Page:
It’s mind-slipping conservative baby boomer versus self-absorbed liberal millennial in a fight to the death in this flawed yet intriguing horror comedy.
Directed by Richard Bates Jr.
If you are in the mood for a psycho killer movie that takes satirical jabs at current generation gaps and the division between left and right political leanings, Tone-Deaf attempts to deliver that. I say “attempts” because some elements of the film work, while others fall short, and writer/director Richard Bates Jr. never quite settles on a consistent tone.
Although the performances by both leads are terrific, the characters they are given to work with have the problem of not giving viewers anyone to root for. Amanda Crew stars as millennial Olive, who has just lost her live-in boyfriend and her job. On the advice of friends and her hippie aesthetic mother Crystal (Kim Delaney), she books a reservation at the country home of Harvey (Robert Patrick), an elderly conservative man who may be suffering from dementia, but who definitely wants to check off his bucket list item of killing someone to see what it feels like. Olive and Harvey are polar opposites in their belief systems, so much so that these two characters come across more as caricatures, with neither one being particularly appealing. Olive should be the protagonist, but her frequent complaining and unwise decisions make her hard to get behind. Bates Jr. has likely done this to show how both millennials and baby boomers, as well as conservatives and liberals, each have their own unique set of faults, but I’m of the mindset that a horror film protagonist needs to provide at least some reason to garner viewer support and sympathy. Several current horror films, this one included, are challenging that notion, though. We don’t get much backstory on Harvey, either, other than a family friend implying that he has always been a no-goodnik.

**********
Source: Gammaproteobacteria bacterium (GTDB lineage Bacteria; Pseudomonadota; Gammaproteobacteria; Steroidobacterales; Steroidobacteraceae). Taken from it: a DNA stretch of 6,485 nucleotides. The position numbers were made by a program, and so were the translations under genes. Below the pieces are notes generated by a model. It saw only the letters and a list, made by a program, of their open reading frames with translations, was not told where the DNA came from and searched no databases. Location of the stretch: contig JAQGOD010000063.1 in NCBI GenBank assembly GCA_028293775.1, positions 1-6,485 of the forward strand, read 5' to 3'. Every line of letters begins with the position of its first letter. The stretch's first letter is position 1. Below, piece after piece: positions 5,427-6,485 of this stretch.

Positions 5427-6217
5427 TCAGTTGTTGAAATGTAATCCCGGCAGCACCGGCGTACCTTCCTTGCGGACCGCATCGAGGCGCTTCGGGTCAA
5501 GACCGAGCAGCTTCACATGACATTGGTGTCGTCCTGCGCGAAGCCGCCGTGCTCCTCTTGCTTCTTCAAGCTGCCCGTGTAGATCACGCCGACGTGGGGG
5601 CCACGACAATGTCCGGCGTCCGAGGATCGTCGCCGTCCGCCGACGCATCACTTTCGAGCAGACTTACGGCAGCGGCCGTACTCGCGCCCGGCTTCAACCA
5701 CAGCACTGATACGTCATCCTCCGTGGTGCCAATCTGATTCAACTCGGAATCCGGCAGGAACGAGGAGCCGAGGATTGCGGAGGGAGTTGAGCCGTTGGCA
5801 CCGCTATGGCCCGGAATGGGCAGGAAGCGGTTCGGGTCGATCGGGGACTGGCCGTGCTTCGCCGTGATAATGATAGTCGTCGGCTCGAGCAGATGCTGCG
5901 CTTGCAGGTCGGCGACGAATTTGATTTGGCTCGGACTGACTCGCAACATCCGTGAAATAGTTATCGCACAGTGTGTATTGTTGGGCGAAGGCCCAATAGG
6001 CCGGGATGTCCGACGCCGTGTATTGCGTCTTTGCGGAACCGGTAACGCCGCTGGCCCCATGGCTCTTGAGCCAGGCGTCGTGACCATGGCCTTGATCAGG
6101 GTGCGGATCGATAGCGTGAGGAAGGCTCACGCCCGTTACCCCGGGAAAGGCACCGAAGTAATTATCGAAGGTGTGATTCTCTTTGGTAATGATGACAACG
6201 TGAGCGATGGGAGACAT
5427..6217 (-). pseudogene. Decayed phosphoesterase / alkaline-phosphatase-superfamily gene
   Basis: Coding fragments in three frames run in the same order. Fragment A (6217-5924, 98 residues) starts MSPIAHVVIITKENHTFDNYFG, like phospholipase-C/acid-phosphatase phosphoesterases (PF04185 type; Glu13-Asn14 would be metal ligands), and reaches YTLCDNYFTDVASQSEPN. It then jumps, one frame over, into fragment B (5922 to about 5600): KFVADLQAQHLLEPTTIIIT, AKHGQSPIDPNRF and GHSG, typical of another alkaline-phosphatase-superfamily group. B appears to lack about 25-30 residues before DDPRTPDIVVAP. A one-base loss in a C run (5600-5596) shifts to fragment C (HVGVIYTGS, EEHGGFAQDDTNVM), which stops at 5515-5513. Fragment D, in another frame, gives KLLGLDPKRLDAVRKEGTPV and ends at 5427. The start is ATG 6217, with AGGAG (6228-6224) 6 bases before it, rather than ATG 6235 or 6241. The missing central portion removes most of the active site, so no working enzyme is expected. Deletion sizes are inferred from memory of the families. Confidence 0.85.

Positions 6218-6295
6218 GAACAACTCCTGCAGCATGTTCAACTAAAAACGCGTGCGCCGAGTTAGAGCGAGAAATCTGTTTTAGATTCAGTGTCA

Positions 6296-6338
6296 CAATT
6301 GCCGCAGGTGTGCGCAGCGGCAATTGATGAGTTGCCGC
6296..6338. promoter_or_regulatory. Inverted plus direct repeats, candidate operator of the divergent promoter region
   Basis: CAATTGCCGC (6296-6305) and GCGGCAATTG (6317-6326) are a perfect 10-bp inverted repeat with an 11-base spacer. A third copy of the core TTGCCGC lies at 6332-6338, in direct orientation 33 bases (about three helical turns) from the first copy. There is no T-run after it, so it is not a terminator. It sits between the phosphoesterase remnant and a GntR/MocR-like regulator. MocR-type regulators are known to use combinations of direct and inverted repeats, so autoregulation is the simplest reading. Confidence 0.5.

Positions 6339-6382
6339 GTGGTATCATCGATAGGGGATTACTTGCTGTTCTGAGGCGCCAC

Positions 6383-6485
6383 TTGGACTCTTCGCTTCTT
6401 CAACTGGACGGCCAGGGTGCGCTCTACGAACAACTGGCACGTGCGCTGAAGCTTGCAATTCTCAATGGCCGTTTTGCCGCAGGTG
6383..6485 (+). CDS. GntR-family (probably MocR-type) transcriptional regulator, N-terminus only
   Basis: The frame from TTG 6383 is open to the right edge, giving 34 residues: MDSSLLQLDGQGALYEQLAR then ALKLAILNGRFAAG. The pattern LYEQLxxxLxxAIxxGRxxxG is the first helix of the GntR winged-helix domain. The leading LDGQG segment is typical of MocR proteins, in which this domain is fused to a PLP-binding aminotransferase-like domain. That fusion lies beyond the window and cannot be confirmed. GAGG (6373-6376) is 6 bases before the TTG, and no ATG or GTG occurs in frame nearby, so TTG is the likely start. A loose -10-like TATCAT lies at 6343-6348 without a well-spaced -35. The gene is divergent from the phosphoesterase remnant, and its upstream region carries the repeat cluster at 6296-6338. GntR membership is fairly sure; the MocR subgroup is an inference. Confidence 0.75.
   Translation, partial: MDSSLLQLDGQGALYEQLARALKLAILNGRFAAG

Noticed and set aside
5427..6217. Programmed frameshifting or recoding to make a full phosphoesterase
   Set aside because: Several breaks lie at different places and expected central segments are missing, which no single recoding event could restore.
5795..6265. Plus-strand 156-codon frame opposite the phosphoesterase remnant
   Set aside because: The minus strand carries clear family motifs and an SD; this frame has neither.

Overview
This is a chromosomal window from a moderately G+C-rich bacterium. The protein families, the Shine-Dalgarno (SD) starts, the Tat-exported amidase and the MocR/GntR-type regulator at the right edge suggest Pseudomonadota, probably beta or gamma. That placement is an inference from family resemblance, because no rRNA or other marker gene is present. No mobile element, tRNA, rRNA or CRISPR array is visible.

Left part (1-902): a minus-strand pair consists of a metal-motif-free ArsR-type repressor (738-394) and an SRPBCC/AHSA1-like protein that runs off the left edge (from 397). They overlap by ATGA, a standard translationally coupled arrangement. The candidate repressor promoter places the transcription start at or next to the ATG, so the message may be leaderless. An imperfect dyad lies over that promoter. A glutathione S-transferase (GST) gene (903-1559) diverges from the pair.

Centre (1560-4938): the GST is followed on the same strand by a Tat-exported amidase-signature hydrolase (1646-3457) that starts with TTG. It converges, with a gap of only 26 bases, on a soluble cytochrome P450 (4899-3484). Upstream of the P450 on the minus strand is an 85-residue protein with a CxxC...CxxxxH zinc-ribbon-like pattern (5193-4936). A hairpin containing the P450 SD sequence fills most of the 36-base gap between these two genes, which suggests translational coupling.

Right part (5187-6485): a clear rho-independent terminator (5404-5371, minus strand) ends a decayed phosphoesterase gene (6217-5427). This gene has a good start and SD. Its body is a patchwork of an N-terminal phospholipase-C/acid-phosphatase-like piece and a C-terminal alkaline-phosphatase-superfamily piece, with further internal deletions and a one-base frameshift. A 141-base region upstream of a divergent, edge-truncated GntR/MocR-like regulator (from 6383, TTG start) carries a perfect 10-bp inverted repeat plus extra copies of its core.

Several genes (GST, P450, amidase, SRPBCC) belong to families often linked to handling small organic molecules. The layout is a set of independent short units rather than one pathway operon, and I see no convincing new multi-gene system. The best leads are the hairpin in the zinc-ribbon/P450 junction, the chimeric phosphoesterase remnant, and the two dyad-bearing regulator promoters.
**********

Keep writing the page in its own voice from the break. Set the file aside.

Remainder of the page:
Although Tone-Deaf boils down to, and builds up to, a showdown between Olive and Harvey, Bates Jr. offers a good deal of twists and surprises along the way, with one taking us down a path that perhaps Harvey has softened his stance on Olive as he pursues another man who means to do her harm. These out-of-left-field sequences add a welcome sense of the quirky and bizarre, while visits to Olive from her deceased father (Ray Wise) bring some pathos to the mix, and scenes involving Crystal provide much of the comic relief.
There’s some breaking of the fourth wall that comes across as jarring and heavy handed, but certainly Bates Jr. meant for that. His pacing is occasionally erratic, with the proceedings going back and forth between serious horror and darkly comic elements, without either striking a nice balance or settling on one tone or another.
Tone-Deaf has a few flaws, but overall I found it consistently entertaining, with plenty of gore gags and acerbic wit on display, and well worth a watch.
Saban Filmswill release Tone-Deafin theaters and On Demand on August 23.